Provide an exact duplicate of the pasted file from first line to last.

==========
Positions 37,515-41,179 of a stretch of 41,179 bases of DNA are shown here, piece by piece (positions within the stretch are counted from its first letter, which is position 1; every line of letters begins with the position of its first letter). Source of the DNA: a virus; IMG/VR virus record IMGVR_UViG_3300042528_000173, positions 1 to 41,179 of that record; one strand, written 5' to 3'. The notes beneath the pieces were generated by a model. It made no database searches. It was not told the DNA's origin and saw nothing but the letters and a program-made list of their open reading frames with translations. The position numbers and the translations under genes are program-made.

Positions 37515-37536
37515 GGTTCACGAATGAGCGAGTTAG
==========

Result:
Positions 37,515-41,179 of a stretch of 41,179 bases of DNA are shown here, piece by piece (positions within the stretch are counted from its first letter, which is position 1; every line of letters begins with the position of its first letter). Source of the DNA: a virus; IMG/VR virus record IMGVR_UViG_3300042528_000173, positions 1 to 41,179 of that record; one strand, written 5' to 3'. The notes beneath the pieces were generated by a model. It made no database searches. It was not told the DNA's origin and saw nothing but the letters and a program-made list of their open reading frames with translations. The position numbers and the translations under genes are program-made.

Positions 37515-37536
37515 GGTTCACGAATGAGCGAGTTAG